People have been confusedly blubbering and complaining, “where in the constitution does it say you can force a needle in my poor child’s arm?” Methinks it’s the 10th amendment, and maybe a small treatise of laws regarding public health –IANAL so do not quote me on that. I doubt that most of the parents are anti-vaccinationists. The Washington Post had another article yesterday detailing Saturday’s mad rush to the courthouse to get vaccinations or show proof that their children had already obtained them. It seems that much of the cause of frustration was the paperwork. Parents felt like they were being accused of poor parenting, the works. Whatever the case, they reduced the number of unvaccinated students to 939 — a big improvement. I vote yea to this scare tactic. Now that PG’s got the students in their chickenpox and Hep B free schools, the county should be obligated to do better work in educating these students. We do not have a vaccine for poor SAT scores and high dropout rates.

Inhaled Insulin

November 19, 2007
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The New York Times has an article about Alfred E. Mann, a billionaire who has a lot of money to spend, but he’s spending it on something I think is worthwhile. Pfizer created an inhalable insulin drug called Exubura and put it on the market earlier this year. On October 18th of this year, they decided to pull it off the market, because in their words from their website:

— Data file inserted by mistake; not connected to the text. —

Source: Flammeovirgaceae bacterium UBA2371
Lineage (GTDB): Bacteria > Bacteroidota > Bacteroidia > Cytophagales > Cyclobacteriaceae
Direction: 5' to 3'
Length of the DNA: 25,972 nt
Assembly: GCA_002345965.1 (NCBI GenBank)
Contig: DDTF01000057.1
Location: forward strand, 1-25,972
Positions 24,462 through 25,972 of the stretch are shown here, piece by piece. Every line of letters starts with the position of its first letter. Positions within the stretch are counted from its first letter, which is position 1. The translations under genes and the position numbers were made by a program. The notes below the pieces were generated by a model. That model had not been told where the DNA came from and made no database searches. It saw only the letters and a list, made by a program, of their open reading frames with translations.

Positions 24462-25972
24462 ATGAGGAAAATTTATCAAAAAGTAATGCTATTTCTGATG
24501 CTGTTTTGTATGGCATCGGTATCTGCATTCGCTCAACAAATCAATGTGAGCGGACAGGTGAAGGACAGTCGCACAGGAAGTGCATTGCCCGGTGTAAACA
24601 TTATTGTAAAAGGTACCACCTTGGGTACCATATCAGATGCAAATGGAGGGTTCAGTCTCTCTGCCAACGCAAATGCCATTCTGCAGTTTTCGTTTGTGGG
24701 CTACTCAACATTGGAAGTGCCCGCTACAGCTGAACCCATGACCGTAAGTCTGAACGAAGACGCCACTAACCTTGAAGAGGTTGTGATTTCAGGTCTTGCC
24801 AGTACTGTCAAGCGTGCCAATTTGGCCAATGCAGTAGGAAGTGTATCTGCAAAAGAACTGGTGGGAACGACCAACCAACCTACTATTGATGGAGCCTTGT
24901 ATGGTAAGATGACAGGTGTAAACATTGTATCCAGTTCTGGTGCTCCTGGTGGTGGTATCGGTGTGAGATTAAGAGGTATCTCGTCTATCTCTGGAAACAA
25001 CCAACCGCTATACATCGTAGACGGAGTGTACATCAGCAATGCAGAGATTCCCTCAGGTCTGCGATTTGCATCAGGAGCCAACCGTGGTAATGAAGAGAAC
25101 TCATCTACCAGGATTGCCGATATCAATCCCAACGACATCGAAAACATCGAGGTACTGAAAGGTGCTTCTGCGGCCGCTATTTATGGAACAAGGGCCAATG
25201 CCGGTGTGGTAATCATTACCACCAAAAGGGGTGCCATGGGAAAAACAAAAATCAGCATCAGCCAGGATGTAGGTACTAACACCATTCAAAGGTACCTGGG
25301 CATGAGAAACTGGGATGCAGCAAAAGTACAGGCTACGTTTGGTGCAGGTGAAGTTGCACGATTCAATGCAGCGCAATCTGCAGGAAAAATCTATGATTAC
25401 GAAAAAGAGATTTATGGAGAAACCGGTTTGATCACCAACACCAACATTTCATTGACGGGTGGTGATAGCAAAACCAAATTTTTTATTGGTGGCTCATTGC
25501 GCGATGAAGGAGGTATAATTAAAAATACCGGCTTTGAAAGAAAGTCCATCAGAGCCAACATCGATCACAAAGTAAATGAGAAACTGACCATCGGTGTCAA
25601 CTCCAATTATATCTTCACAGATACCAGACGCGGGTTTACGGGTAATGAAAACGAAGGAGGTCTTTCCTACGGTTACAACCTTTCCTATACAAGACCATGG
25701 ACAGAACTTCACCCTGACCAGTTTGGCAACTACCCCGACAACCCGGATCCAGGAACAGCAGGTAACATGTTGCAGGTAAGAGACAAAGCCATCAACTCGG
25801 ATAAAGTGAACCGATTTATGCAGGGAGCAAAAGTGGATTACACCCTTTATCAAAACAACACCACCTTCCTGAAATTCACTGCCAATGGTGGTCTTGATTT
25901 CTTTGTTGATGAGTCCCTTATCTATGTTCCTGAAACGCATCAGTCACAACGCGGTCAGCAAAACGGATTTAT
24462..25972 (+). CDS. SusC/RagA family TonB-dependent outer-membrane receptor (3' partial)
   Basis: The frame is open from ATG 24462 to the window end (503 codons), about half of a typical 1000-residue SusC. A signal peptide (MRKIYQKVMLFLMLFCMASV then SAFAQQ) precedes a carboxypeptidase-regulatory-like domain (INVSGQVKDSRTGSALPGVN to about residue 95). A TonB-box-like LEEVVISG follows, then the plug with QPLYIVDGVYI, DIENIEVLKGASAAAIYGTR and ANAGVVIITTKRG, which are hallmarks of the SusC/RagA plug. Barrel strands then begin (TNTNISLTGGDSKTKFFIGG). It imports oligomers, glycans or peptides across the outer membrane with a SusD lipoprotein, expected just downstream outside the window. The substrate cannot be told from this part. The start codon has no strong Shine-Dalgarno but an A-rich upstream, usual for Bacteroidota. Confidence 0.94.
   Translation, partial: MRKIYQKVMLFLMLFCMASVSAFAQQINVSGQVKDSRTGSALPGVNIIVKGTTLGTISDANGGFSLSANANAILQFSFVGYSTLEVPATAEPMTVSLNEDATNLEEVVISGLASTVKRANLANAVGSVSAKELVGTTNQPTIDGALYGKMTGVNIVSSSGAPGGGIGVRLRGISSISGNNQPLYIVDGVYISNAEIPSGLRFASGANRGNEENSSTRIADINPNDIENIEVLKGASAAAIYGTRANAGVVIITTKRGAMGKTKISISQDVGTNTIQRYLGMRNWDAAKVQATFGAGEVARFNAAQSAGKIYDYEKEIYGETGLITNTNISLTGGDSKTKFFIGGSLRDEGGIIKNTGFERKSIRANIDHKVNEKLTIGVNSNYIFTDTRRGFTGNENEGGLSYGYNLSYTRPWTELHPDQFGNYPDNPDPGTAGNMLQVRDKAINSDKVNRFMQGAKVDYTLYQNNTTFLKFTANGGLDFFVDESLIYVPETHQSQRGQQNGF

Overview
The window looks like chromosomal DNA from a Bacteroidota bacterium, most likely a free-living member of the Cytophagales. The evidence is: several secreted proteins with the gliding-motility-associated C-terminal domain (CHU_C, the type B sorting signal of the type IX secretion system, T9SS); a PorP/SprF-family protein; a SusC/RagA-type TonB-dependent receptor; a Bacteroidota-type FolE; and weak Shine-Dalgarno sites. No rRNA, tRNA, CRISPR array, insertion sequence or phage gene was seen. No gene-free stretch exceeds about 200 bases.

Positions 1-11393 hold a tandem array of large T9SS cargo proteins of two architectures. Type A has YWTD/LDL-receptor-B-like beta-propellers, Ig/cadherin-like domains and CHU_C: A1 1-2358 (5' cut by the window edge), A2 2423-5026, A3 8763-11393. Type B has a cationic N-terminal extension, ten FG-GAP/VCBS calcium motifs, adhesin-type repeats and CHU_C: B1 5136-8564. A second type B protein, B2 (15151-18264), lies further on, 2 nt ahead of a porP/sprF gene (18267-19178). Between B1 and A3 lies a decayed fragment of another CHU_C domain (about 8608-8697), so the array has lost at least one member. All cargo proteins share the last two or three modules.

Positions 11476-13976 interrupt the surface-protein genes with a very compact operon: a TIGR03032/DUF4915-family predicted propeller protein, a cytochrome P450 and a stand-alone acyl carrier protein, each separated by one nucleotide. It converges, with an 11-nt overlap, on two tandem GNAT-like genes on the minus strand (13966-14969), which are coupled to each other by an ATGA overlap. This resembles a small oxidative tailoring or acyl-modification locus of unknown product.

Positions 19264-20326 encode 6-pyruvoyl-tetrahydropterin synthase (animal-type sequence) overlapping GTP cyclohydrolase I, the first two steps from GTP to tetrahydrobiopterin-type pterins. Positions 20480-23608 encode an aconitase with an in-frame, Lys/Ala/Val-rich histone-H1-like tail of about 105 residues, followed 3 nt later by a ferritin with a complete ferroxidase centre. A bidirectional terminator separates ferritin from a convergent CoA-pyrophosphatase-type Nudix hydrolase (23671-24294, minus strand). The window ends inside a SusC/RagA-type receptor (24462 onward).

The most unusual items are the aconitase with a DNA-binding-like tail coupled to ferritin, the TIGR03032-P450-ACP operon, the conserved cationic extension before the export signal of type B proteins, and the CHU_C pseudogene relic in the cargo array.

“This decision was not based on any safety problems with Exubera. Exubera is a safe an effective medicine and the feedback we had from Exubera patients has been very ositivy. However, Pfizer has made this decision because too few patients are taking Exubera and, since there are other medicines available that lower blood sugar, Pfizer will stop providing Exubera.”

So this is unfortunate, Pfizer looking to make money as blatantly as this. However, Mr. Mann is investing in his own pharamaceutical company in the hope that they can design a better inhaled insulin drug, they’re calling it Technosphere Insulin. Unfortunately, that sounds like something out of the 80’s.